Alliteration In 'Sonrisas' By Pat Mora

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In the poem “Sonrisas” by Pat Mora, the poet uses word connotations, onomatopoeia, and alliteration to convey that some people in this world are more genuine than others. Right at the start of the poem, the author describes “[living] in a doorway/between two rooms.” In the first room, the author experiences “careful women in crisp beige/suits, quick beige smiles.” These two lines heavily rely on the word “beige” and its connotations. Beige means a yellowish brown color and is associated with offices, among other places, thus giving it a connotation of being very standard. Because these women give “quick beige smiles,” the author shows the reader that their smiles are standard and brief. These word further prove that these women do not genuinely…show more content…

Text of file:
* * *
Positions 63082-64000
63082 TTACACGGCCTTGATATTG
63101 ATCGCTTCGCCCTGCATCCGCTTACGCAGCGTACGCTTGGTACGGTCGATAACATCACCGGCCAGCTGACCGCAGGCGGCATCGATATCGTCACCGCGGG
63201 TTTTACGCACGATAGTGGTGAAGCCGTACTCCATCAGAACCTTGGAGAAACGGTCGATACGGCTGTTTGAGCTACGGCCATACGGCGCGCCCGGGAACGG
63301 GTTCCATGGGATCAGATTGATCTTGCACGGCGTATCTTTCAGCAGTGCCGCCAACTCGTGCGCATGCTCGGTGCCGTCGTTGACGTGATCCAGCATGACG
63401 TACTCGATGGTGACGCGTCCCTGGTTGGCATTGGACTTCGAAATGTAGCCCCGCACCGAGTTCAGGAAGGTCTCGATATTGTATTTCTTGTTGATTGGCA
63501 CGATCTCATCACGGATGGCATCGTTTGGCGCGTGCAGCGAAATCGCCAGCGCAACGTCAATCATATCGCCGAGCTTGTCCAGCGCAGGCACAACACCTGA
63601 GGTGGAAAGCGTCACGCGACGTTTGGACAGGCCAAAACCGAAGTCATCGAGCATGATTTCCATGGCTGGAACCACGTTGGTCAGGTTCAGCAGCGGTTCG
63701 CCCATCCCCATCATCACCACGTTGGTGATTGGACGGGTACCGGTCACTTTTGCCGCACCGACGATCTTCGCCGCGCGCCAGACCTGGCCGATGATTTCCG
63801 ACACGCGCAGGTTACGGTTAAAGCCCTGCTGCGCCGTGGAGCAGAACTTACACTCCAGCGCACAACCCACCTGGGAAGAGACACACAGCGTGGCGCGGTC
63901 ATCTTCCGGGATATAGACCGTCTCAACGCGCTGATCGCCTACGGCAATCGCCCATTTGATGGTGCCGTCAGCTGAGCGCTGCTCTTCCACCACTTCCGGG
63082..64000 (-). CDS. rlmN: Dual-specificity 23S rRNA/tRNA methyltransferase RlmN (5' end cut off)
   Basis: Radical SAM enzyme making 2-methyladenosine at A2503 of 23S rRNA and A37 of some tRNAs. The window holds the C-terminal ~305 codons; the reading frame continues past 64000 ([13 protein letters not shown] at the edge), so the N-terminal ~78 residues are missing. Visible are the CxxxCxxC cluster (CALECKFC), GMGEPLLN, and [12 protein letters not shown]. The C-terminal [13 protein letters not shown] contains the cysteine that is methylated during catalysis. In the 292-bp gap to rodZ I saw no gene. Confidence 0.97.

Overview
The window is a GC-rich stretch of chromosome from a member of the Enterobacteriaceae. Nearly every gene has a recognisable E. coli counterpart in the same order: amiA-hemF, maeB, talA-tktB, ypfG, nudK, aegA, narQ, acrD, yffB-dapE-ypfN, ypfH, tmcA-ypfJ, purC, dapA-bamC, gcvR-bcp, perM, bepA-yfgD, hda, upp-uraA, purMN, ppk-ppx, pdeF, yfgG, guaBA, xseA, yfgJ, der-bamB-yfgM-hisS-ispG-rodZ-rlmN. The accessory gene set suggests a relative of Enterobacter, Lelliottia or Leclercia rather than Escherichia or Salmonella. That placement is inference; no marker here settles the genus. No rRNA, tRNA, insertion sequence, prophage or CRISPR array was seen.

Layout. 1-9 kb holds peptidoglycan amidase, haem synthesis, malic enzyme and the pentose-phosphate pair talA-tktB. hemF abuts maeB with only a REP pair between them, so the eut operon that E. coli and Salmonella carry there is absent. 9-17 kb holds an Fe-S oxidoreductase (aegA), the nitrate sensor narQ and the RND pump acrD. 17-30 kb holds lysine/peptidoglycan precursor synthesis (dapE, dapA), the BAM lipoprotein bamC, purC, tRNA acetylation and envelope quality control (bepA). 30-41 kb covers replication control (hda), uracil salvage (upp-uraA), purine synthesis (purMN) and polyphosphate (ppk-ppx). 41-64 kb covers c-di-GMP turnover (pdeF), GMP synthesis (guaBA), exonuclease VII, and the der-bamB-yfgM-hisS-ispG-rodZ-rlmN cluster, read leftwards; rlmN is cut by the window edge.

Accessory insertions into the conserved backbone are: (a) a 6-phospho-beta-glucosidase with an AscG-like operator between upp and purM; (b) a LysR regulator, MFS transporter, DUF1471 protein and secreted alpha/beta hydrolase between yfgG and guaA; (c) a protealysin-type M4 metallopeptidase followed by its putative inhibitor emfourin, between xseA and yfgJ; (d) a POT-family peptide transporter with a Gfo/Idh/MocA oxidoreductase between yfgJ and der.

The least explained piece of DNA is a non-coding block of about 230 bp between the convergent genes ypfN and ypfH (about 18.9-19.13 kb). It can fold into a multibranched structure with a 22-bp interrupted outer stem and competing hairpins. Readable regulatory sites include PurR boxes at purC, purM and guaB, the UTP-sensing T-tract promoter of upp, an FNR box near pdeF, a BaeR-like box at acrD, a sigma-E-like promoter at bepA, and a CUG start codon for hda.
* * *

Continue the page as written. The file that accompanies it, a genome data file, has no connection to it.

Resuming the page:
This phrase adds to the robot imagery and helps support the meaning that the author conveys. Finally, alliteration, used when the author ventures into the next room, provides a sense of genuity unlike the devices used to describe the previous group of women. Once the author travels to the next room, she sees “señoras/in faded dresses stir sweet/milk coffee.” Immediately upon reading these few lines, the reader already gets the sense that these women are much more truthful and real. The alliteration of the “s” sound in “stir” and “sweet” creates a soft melody in the poem, almost like a lullaby. The peaceful melody of this new room allows the reader to have a more relaxed and trusting mindset about this group of women. In addition, a lullaby is a song a mother sings to a child, giving these women motherly qualities in the reader’s mind. Because these women seem sweet, gentle, and motherly, the poet conveys that they are genuine and can be trusted. Though the world in “Sonrisas” may be fictional, through her usage of poetic devices Pat Mora paints an accurate picture of real life, where not everyone means everything that they
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